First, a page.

Light installation could delay Bell Tower Green opening, but formal event still set for Sept. 10
By Natalie Anderson
SALISBURY — Bell Tower Green Park President Dyke Messinger says he’s unsure whether the delayed approval for new lights in the downtown park will impact its opening to the public, which is currently slated for early September.
Park representatives on July 8 asked the Historic Preservation Commission for a certificate of appropriateness to remove and replace 19 pedestrian-level light fixtures inside the perimeter of the park. After a lengthy discussion, commission members tabled the issue because of public concern about the lights being obtrusive to neighbors.
While the lights selected meet all of the city’s standards, commission members at the July 8 meeting struggled to make a determination based on the word “unobtrusive” and its ambiguity in Section 4.3 of the city’s historic district design guidelines. Therefore, the commission agreed to reconvene before its regular meeting on Aug. 12 to revisit the issue with more testimony from light experts.
Currently, Duke Energy Acorn LED fixtures exist throughout the park. The request was to replace those fixtures with Duke Energy Open Deluxe Acorn LED fixtures. The new fixtures would not have a glass covering and reduce the color temperature from 4000 Kelvin to 3000 Kelvin, providing a warmer, more yellow-toned light. The International Dark-Sky Association recommends using a light color temperature of no more than 3000 Kelvin to reduce “skyglow.”
Additionally, the “cutoff” style of the proposed light fixtures is intended to help reduce the level of light pollution. The lights will be placed on 12-foot aluminum poles and resemble the perimeter lights that currently border the park along South Church, West Innes and South Jackson streets, minus the glass enclosures.
The HPC revisited the issue Monday in a called meeting. HPC Chair Andrew Walker told the Post the commission heard enough evidence from Andrea Hartranft of Hartranft Lighting Design, and public comments from nearby residents in support of the request to conclude the glare would not be obtrusive to nearby residents because it will be pointing down rather than out. Meetings at the HPC operate differently than regular public hearings and presentations before City Council because the commission, which holds quasi-judicial hearings, must base decisions on sworn testimony and findings-of-fact. It’s another reason why more information provided in a formal meeting was necessary before approval.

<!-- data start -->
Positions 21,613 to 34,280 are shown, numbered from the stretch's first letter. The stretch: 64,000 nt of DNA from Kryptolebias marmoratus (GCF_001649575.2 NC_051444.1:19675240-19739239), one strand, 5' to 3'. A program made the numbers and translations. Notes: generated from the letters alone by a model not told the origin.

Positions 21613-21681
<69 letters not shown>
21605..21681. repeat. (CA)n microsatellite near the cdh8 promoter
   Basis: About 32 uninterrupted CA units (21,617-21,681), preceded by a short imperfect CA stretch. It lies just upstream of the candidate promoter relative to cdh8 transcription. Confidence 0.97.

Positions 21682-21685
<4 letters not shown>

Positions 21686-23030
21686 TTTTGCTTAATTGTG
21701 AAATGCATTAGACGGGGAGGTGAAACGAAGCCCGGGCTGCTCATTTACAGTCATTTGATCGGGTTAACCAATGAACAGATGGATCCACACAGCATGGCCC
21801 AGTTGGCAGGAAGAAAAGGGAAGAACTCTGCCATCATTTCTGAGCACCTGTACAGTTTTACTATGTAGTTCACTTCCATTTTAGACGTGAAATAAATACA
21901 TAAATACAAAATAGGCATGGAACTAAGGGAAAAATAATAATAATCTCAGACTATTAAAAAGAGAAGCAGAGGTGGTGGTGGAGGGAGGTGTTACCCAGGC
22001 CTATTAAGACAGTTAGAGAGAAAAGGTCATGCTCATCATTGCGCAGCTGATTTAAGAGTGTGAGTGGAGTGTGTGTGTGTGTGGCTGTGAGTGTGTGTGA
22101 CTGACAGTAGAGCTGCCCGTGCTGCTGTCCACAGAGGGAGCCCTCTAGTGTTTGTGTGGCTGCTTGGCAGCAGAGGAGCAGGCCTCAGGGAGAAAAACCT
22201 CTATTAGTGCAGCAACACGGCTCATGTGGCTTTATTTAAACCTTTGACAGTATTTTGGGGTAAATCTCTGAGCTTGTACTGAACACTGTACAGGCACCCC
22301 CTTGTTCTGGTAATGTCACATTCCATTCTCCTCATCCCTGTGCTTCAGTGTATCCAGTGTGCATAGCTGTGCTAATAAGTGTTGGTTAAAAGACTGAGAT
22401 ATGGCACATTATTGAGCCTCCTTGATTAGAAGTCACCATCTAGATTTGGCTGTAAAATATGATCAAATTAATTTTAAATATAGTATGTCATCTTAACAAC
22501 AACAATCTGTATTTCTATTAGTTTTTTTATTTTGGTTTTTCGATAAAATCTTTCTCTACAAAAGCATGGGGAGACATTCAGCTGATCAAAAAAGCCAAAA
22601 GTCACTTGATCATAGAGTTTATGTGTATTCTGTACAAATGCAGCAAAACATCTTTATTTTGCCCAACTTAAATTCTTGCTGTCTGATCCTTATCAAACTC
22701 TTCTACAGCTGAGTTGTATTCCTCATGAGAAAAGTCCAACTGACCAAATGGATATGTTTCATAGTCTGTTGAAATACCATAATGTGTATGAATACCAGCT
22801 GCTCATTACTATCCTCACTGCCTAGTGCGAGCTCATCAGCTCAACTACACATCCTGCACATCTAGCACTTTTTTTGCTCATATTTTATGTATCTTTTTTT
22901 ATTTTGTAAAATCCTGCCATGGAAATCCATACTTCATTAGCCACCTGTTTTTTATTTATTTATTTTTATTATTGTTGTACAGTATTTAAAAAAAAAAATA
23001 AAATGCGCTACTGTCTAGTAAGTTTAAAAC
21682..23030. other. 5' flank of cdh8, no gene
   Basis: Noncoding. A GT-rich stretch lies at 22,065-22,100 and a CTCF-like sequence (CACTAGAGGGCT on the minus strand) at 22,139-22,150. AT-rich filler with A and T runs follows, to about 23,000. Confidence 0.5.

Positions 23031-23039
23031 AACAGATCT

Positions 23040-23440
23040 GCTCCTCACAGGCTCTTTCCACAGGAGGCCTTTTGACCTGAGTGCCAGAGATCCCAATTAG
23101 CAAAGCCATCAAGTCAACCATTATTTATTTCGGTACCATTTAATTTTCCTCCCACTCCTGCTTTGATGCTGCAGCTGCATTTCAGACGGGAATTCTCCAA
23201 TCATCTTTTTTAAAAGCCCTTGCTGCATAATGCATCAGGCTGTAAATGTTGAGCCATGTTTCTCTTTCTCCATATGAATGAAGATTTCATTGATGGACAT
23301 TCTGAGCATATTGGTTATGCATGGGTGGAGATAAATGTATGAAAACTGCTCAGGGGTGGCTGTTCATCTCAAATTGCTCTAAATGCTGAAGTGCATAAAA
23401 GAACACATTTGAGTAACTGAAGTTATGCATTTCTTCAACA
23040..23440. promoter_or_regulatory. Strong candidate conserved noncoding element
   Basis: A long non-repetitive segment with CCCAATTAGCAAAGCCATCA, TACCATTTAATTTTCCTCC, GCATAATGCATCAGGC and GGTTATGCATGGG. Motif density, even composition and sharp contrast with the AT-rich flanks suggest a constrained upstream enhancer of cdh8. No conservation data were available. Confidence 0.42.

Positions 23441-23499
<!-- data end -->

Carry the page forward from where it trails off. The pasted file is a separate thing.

Messinger said the new lights were ordered from Duke Energy Tuesday, but a current nationwide shortage of some construction supplies threatens to delay the opening. While a grand reopening is still slated for Sept. 10, just one day before the annual Pops at the Post, city officials are expected to formally take ownership before then. The date is dependent on the regularly scheduled City Council meetings. Upcoming meetings are scheduled for Aug. 3, Aug. 17 and Sept. 7.
Messinger told the Post Tuesday there’s “very much a chance” the park will be turned over to the city before the lights are installed. If so, it would then be at the city’s discretion when the park opens to the public. Messinger noted the city could wait until installation is finalized for the sake of safety.
That gives developers a little more than six weeks to get it all done, Messinger said.
“That’s going to be tough to get that done,” he added.
If needed, Messinger said, light towers could be provided during Pops at the Post if the park is not yet open and the lights are not fully installed.
“But it would be nice for everything to be in place,” he added.
Once complete, the park will contain trees, gardens, walkways, a series of metal trellises covered in greenery, a playground, a water wall, splash pad, benches and the Bell Tower that was once part of First Presbyterian Church.
Contact reporter Natalie Anderson at 704-797-4246.
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